New York State Court of Claims

New York State Court of Claims

SEELAL v. THE STATE OF NEW YORK, #2006-033-565, Claim No. 109773


Case Information

DHAPNE SEELAL, an infant by her natural guardians, BHANDATH SEELAL and LALMANI SEELAL
Claimant short name:
Footnote (claimant name) :

Footnote (defendant name) :

Third-party claimant(s):

Third-party defendant(s):

Claim number(s):
Motion number(s):

Cross-motion number(s):

James J. Lack
Claimant’s attorney:
Robert J. Barsch, Esq.
Defendant’s attorney:
Eliot Spitzer, New York State Attorney GeneralBy: John M. Shields, Assistant Attorney General
Third-party defendant’s attorney:

Signature date:
December 27, 2006

Official citation:

Appellate results:

See also (multicaptioned case)

This is a timely filed claim for damages by Bhandath Seelal and Lalmani Seelal as the natural guardians of Dhapne Seelal (hereinafter “claimant”) based upon the alleged negligence of the defendant. The bifurcated trial of this claim was held on August 10, 2006, on the issue of liability.
On August 26, 2002, claimant went to Sunken Meadow State Park, Kings Park, New York, with her father, Bhandath Seelal, and two cousins. They arrived at the Park at approximately 6:00 p.m. Upon arrival claimant’s father testified that claimant and her cousins took off their outer clothes and went into the water immediately. Claimant’s father testified that he set up the blanket by himself just to the right of the main lifeguard stand.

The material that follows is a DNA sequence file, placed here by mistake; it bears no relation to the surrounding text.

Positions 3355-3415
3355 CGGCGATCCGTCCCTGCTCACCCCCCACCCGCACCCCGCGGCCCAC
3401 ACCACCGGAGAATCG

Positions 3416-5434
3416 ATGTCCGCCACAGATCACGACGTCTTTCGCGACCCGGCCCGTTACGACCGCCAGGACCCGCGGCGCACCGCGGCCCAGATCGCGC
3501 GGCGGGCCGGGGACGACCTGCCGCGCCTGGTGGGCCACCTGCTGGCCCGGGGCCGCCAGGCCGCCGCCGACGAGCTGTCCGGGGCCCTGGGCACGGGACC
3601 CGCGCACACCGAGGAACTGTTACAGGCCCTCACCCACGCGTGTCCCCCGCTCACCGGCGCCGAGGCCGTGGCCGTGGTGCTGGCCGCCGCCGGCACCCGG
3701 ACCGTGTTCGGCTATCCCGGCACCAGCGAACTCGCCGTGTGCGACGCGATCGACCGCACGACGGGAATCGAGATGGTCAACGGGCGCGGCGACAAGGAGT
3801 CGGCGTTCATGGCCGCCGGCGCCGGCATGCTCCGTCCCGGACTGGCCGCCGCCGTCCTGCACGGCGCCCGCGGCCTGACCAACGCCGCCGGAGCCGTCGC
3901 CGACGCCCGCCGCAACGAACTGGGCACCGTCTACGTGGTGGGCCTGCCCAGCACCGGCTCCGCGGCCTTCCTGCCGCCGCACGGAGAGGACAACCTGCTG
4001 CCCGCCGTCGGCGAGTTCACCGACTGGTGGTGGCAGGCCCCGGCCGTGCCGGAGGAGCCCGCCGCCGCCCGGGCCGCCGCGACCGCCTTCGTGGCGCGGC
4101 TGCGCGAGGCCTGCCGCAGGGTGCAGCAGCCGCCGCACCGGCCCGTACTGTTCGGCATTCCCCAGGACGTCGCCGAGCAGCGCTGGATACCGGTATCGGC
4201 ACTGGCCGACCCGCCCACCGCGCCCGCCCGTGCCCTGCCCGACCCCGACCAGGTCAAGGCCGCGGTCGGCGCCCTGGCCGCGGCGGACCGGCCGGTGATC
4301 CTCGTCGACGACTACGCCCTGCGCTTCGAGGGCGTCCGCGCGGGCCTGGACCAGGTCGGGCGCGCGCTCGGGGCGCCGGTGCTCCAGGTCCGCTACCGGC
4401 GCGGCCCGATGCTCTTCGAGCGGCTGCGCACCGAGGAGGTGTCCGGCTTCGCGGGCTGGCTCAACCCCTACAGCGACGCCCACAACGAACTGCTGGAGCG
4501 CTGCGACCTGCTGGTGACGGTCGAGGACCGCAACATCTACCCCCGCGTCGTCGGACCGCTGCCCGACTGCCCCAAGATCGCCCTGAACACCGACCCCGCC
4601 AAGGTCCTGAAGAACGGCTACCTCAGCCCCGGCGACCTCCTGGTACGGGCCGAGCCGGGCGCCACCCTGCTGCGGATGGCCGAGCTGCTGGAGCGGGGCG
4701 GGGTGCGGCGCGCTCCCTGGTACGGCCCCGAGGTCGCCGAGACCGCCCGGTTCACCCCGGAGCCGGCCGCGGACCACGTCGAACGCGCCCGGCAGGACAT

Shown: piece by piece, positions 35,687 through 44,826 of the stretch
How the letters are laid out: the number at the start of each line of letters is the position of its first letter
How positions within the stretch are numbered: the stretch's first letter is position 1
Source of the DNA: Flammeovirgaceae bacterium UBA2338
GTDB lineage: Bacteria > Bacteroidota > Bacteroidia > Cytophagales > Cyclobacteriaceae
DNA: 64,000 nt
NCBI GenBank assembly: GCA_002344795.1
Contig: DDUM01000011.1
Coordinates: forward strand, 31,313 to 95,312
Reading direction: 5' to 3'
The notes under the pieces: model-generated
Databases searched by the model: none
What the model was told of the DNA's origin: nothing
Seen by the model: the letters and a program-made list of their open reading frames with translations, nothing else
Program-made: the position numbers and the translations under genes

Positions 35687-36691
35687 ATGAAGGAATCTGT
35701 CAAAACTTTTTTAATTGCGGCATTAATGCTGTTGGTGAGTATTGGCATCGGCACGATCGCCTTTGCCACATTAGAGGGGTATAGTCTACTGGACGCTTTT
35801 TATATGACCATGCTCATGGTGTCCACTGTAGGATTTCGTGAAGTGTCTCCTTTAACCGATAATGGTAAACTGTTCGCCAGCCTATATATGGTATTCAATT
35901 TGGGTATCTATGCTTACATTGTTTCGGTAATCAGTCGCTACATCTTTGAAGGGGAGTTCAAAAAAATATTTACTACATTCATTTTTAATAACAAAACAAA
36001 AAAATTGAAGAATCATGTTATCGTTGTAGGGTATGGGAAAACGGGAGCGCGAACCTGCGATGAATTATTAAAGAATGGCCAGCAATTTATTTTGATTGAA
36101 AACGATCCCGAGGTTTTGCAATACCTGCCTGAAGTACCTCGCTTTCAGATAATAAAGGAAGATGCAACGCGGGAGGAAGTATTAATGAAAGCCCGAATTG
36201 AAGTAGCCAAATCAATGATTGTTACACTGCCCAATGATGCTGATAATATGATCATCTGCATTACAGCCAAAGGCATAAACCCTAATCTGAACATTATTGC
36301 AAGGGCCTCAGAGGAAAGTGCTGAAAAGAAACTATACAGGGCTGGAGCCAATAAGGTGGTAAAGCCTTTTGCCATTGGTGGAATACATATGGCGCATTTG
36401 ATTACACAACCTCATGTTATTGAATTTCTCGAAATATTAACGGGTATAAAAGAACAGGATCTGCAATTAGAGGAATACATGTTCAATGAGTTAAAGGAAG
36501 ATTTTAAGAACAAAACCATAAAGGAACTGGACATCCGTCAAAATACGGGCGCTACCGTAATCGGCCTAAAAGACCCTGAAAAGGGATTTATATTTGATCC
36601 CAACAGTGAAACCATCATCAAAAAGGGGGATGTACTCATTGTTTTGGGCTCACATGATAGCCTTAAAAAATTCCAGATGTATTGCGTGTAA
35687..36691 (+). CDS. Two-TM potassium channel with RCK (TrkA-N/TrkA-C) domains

Claimant’s father testified that a couple minutes after setting up and noticing kids throwing rocks he approached the lifeguards to complain. The father testified that there were three lifeguards on the main stand. He spoke to all three and said that two kids were throwing rocks and they should stop them. The father indicated that the lifeguards paid no attention to him and just laughed. Claimant’s father then began to return to his blanket. As he returned to his blanket he testified that he did not see his daughter in the water and he began to run towards the water. His niece was at the water’s edge screaming and pointing at the claimant in the water. Claimant’s father stated that he asked the lifeguards for help and they did nothing. Claimant’s father stated that someone from first aid came to the beach and helped him get his daughter to the first aid station. He stated that after she was cleaned up, they decided to leave because their time at the beach had been spoiled.
On cross-examination, the father admitted that after the incident he confronted the uncle of the two children that had been throwing rocks.
The father blamed the uncle for not watching the children.
Claimant recalled the event differently than her father. Claimant testified that she and her cousins helped set up the blanket, then took off their outer clothes and went down by the water. Claimant testified that she and her cousins waded in until they got used to the water and then went further. Claimant stated that she saw little kids skipping stones into the water and walked a little away from them. While swimming in the water, claimant said she saw her father speaking to someone but did not know who it was. Claimant did not say anything to either the children or to the lifeguards about the rock throwing. After swimming under water and starting to come up, claimant saw a little girl throw a rock which hit her in the mouth. Claimant testified that she ran out of the water to her father. He was sitting on the blanket and had not seen what happened. According to claimant, she was four feet or more from the little girl when she got hit with the rock. She had only been in the water about two minutes before getting hit with the rock.